The Full Wiki

Hersheypark: Map

  
  
  

Wikipedia article:

Map showing all locations mentioned on Wikipedia article:



Hersheypark is an amusement park located in Hershey, Pennsylvaniamarker, near the Hershey Chocolate Factory.

Hersheypark was opened in 1907 as a leisure park for the employees of the Hershey Chocolate Company, an Americanmarker confectionery company. Later, the company decided to open the park to the public. Today the park has over 110 acres (450,000 m²) and over sixty rides and attractions.

Hersheypark admission also includes entry into ZOOAMERICA, an adjacent zoo. Also adjacent is Hershey's Chocolate World, a visitors' center that is open to the public and that contains shops, restaurants, and a chocolate-themed ride. Both Chocolate World and ZOOAMERICA are accessible from outside the park boundaries, with Chocolate World offering admission for free.

History

Early years

In 1903, Milton S. Hershey, founder of the Hershey Chocolate Company, surveyed a site along Spring Creek that would be suitable for his park. Hershey Park opened on April 24, 1907, with a baseball game played on the new athletic field. The beautifully landscaped park was an ideal spot for picnicking, boating and canoeing. Vaudeville and theatre productions were performed on a rustic bandstand and pavilion.

A merry-go-round was installed and opened on July 4, 1908. A 1,500-seat tiered amphitheatre was built next to the pavilion. The entrance sign proclaimed, “Ye who enter here leave dull cares behind.”

The park was expanded in 1909 with the addition of a tennis court, two bowling alleys, a large band shell, and a photography gallery. Guests could also enjoy a relaxing scenic ride on the Scenic Railroad. In July 1912, a carousel manufactured by Willy H. Dentzel of the Dentzel Carousel Company in Philadelphiamarker was added to the park. The carousel was in diameter and featured 53 carved animals that included lions, bears, giraffes, pigs, rabbits, an ostrich, goats and deer along with two chariots. The carousel was described as the “most magnificent and up-to-date carousel in this part of the country as well as one of the largest.”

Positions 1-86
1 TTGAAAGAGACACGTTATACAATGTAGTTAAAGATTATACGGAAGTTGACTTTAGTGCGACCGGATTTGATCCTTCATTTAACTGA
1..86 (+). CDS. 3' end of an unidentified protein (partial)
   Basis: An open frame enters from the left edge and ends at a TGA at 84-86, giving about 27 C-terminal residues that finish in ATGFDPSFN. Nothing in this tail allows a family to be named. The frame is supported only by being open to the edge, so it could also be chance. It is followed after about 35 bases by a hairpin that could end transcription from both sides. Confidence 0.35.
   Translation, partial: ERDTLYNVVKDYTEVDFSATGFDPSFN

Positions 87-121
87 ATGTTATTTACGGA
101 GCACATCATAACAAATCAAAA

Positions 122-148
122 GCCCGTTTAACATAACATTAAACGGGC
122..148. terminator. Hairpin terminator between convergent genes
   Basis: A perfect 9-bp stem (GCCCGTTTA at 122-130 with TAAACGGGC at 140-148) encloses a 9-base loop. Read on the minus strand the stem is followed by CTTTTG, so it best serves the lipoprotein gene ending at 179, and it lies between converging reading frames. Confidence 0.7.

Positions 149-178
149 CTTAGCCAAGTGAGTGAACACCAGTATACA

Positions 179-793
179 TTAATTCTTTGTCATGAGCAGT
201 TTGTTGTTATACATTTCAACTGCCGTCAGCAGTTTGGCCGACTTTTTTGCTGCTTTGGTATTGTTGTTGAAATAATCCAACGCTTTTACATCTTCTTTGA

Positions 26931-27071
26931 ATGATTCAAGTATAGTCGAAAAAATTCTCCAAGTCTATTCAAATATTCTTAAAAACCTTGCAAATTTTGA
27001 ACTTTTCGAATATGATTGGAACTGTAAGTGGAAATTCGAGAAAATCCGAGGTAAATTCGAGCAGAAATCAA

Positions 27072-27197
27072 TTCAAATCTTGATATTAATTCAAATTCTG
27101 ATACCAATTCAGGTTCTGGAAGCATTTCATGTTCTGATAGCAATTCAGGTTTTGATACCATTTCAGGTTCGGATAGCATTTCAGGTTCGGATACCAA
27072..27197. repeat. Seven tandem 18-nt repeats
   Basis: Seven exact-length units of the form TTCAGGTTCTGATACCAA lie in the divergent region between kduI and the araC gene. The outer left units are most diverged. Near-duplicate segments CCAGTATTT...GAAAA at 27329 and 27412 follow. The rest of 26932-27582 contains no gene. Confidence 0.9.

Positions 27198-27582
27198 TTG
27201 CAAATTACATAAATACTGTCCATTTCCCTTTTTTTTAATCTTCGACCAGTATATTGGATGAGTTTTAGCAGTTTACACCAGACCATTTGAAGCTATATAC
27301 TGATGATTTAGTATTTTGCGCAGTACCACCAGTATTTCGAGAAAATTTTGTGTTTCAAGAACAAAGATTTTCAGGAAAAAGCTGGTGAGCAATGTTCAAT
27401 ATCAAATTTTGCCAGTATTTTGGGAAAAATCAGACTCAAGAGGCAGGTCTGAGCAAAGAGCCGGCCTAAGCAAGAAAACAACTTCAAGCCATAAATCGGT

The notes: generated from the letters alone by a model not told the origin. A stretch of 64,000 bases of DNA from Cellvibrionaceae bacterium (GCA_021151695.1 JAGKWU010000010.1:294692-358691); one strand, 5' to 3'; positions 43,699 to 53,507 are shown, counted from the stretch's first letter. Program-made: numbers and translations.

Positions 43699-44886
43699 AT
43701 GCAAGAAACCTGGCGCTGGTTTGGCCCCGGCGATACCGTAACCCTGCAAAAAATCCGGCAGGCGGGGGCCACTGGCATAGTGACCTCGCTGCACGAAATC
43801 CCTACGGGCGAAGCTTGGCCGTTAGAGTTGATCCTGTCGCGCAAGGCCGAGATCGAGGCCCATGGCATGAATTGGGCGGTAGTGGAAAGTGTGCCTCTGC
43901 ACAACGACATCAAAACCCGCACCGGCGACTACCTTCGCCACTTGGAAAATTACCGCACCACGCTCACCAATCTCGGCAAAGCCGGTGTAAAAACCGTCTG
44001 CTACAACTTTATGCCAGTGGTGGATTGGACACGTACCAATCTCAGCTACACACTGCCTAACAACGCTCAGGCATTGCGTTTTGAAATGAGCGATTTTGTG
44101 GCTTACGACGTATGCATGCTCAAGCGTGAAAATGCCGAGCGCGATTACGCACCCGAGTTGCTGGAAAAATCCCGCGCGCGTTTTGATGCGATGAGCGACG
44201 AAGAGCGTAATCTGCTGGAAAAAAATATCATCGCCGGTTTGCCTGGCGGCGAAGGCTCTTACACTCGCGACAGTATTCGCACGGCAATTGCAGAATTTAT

An overhead view of Hersheypark


Midway America in the evening
structures were built from 1913 to 1923. Added to the park were the dance pavilion Starlight Ballroom, a new stage for big bands, a new Convention Hall (now the Hershey Museum), the Hershey Park Cafe and the Hershey Zoo. A new roller coaster called The Wild Cat was added in 1923. A small Ferris wheel, the Aeroplane Swing and the Skooter were added to the park during the 1920s. In 1929, a complex of four swimming pools was added.

Tudor Square


A penny arcade, a fun house, The Bug ride, and The Mill Chute log flume ride were added in 1933. Renovations were made to the Wild Cat roller coaster in 1935 to build up the dips and to more steeply bank the curves.

Starship America
attractions were added to Hershey Park each season, and by 1945 the park contained more than two dozen rides. The Dentzel carousel was replaced in 1945 by a carousel built by the Philadelphia Toboggan Company in 1919, which still operates in the park today. In 1946 the wooden roller coaster The Comet replaced The Wild Cat. Twin -high Ferris wheels were added in 1950. The Dry Gulch Railroad was added in 1960.

A five-year redevelopment plan was started in 1971 to convert the regional amusement park Hershey Park into a large theme park called Hersheypark, as it is known to this day. A one-price admission plan eliminated the pay-as-you-ride policy. This five-phase project was orchestrated by Randall Duell.

The first steel looping roller coaster on the East Coast called the SooperDooperLooper opened on July 4, 1977. Twin Toboggans, Hersheypark's third roller coaster, built in 1972, was removed in 1978.

1980s-present

The 1980s brought big changes to Hersheypark. Smaller sized rides, including the Cyclops (replaced by The Claw), Pirat, Wave Swinger, Conestoga (replaced by the Frontier Virtual Theatre and later the Howler), and Timber Rattler (replaced by Rodeo) were added. Canyon River Rapids was built and added in 1987 (replaced by Intercoastal Waterway and The Shore wave pool in 2009).